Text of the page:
Monaghan are expected to just turn up and win at Croke Park today, and Paul Finlay finds the presumption a little unnerving on a few levels.
For one thing, they have underperformed there so often, and their form this summer has been unconvincing with limp victories over Fermanagh, Cavan, Wexford and Carlow hardly inspiring confidence they can suddenly switch into ‘A’ game mode now.
While motivation won’t be a problem facing a Down side that ambushed them in the Ulster semi-final four weeks ago, Finlay says that alone won’t be enough to get them through to the All-Ireland SFC quarter-finals for the fourth time in five years.
“There’s a lot of pressure on Monaghan actually,” says their now retired 2013 and 2015 Ulster winner.
“There is no wild excitement around the place about being in the last 12.
Monaghan people expect that’s where we should be because Monaghan are playing at a higher level in Division 1.
“It’s been a case of getting the games out of the way rather than being excited about them.
“And there is a heavy weight of expectation on the team to get the performance that’s needed.
“Those Monaghan players have high expectation of themselves and will feel they haven’t got to the level they need to get to.”
Getting more out of a potentially prolific full-forward line is an obvious area of where improvement can be gained, for Finlay.
After excelling in the league, hitting 1-9 against Dublin enhancing his growing reputation, it really hasn’t happened for Jack McCarron this summer.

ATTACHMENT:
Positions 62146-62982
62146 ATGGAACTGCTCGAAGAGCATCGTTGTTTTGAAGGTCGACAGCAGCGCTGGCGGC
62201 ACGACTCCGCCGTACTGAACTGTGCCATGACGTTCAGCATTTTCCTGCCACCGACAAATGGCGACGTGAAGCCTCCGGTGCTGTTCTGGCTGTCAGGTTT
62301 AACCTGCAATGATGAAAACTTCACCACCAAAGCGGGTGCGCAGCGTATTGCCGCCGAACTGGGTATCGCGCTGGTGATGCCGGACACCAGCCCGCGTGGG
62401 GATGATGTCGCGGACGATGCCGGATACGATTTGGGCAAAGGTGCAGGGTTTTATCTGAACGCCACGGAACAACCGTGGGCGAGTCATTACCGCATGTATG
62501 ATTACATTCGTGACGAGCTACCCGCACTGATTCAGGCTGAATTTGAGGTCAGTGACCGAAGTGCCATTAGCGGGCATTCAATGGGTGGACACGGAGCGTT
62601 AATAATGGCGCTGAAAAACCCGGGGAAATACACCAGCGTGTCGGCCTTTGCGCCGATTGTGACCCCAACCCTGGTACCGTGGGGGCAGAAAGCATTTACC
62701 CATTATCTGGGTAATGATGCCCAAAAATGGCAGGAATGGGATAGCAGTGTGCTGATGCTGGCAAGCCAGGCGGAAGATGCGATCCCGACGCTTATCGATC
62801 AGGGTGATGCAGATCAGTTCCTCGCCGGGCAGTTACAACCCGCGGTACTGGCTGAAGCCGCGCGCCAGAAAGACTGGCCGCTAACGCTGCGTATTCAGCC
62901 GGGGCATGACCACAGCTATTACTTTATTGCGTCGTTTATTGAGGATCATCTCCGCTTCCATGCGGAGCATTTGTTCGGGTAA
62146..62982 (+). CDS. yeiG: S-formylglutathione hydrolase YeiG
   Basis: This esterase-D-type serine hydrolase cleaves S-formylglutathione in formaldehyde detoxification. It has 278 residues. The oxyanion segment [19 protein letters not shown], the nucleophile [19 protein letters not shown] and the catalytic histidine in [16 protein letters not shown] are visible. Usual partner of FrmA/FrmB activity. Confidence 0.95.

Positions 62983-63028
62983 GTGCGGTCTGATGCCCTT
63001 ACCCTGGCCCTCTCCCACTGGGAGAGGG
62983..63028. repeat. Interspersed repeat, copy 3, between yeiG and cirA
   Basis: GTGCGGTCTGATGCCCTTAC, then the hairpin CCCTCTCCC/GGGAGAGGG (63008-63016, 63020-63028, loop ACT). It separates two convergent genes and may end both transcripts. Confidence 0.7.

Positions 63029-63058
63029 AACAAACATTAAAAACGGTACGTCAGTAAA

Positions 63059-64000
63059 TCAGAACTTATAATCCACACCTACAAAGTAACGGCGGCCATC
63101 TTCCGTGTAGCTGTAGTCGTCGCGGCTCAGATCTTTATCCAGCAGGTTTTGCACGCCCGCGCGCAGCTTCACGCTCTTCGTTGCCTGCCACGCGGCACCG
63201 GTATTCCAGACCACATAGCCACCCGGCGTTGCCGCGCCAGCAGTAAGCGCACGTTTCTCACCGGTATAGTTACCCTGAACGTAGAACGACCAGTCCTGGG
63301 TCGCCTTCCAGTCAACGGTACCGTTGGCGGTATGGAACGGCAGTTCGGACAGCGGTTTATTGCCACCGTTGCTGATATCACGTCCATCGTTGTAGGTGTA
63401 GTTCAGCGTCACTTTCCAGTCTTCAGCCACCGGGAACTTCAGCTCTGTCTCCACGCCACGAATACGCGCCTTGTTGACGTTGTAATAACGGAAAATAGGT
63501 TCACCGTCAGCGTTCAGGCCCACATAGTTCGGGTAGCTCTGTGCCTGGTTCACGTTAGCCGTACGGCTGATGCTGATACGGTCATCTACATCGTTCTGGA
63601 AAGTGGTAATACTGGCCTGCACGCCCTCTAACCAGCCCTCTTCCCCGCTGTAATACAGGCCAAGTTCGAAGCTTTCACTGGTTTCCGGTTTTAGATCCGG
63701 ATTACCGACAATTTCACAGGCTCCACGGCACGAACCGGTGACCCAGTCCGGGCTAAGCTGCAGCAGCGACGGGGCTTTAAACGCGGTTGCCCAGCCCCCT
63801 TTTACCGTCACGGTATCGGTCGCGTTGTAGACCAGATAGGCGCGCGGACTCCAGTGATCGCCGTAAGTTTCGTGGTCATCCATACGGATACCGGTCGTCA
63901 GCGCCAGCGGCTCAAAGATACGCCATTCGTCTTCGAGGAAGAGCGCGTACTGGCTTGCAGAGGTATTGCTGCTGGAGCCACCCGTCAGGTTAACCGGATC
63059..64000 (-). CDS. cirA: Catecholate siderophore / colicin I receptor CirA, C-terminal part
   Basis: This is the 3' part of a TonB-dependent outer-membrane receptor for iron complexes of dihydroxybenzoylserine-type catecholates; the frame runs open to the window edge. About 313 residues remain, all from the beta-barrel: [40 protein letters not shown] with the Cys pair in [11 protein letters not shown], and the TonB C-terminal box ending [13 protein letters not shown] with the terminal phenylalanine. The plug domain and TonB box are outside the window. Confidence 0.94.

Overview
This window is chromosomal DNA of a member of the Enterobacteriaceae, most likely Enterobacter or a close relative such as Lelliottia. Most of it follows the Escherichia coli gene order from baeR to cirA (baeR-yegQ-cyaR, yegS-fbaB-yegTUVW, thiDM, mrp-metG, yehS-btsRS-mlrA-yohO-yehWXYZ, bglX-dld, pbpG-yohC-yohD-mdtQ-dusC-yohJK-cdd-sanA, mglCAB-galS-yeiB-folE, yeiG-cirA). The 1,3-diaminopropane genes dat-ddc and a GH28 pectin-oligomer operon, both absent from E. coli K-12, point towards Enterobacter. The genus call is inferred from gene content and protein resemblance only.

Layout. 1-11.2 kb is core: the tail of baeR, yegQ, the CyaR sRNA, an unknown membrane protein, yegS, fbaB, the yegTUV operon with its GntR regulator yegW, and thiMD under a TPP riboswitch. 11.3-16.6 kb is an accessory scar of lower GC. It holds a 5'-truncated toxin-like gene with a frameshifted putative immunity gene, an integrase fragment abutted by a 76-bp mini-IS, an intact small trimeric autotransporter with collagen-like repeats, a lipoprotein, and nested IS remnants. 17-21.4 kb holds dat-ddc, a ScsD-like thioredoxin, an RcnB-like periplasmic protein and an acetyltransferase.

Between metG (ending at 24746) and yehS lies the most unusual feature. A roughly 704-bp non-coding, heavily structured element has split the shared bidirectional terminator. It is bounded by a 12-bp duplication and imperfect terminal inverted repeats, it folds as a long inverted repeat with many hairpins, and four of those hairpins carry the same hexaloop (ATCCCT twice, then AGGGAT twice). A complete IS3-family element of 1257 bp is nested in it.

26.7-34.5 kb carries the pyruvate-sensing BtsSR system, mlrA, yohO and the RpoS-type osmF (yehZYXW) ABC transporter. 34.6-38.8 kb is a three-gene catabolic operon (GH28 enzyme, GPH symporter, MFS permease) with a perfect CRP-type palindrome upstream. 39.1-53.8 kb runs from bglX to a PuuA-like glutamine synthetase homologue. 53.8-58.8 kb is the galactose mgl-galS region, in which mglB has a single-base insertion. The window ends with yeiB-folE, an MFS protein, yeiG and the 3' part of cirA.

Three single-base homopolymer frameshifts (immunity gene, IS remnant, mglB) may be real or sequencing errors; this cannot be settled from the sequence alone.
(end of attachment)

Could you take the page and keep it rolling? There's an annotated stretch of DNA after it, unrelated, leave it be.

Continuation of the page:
“It hasn’t happened yet,” Finlay argues, “but he has the ability to shoot the lights out.”
“Even Conor (McManus) has had to work really hard for the scores he has got.
“You just need something to spark to ignite you, and they should relish playing on a really fast pitch like Croke Park with more space for the forwards.
“They just have to get more ball into them to give them a chance.”
Finlay played in the 2014 fourth round qualifier extra-time win over Kildare but otherwise the Croke Park experience has been a joyless one for Monaghan.
That has been the case under both Seamus McEnaney and Malachy O’Rourke in the past decade.
Recalling their win at this stage three years ago, and rediscovering their physicality, are all-important now.
“That win definitely got the monkey off our back because we were a long time waiting for a championship victory,” Finlay said.
“Can we win again?
“That’s the task for the players now and a few of them will feel their direct opponent got the better of them the last time in the Athletic Grounds, so that will be in their minds too.
“They’ll have analysed the (Ulster semi-final) game to death at this stage.
“Down were physical, Monaghan had no problem with that, but it happened. I expect that won’t be the case this time.”
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